Langston Hughes Themes

This Study Guide consists of approximately 35 pages of chapter summaries, quotes, character analysis, themes, and more - everything you need to sharpen your knowledge of Langston Hughes.
This section contains 575 words
(approx. 2 pages at 400 words per page)
Buy the Langston Hughes Study Guide

The division between white and black, also called the color line, was a palpable thing during Hughes' life. Because he lived mostly in the early part of the twentieth century, Hughes was susceptible to Jim Crow laws for most of his life. There are many instances in this biography where Hughes is denied equal rights because of the color of his skin. One instance occurs on the train ride home from Mexico. When the conductor finds out he is black, Langston is denied a sleeping car. Another instance of racism occurred when Langston was still a boy. He wanted to purchase food at a white cafeteria, but when he received his bill, it was fifty times the appropriate price. Because of this mentality, Hughes' life was often an uphill struggle; he often encountered locked doors where a white artist would have discovered open ones...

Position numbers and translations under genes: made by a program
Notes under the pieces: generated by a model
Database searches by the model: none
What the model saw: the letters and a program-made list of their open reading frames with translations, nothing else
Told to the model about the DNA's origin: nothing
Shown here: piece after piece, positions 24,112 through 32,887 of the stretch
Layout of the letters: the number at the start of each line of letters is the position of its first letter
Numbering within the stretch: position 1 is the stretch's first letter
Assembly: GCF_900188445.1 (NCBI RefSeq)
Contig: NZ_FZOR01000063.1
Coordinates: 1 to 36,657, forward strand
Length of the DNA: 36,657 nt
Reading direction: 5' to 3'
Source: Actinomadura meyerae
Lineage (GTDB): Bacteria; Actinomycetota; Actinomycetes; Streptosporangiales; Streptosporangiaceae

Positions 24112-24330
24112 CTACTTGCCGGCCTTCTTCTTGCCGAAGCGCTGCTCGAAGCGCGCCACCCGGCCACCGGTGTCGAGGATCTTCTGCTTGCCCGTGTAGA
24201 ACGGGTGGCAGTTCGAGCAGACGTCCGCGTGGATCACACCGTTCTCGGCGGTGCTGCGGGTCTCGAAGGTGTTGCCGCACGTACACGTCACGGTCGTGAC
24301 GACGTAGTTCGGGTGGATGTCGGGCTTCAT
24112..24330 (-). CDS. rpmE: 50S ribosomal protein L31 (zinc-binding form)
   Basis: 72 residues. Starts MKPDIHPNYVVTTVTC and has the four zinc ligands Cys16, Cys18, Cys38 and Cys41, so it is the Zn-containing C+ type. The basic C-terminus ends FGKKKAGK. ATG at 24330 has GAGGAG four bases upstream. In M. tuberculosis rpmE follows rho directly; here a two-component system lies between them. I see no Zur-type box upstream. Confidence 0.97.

(read more from the Themes section)

This section contains 575 words
(approx. 2 pages at 400 words per page)
Buy the Langston Hughes Study Guide
Copyrights
BookRags
Langston Hughes from BookRags. (c)2014 BookRags, Inc. All rights reserved.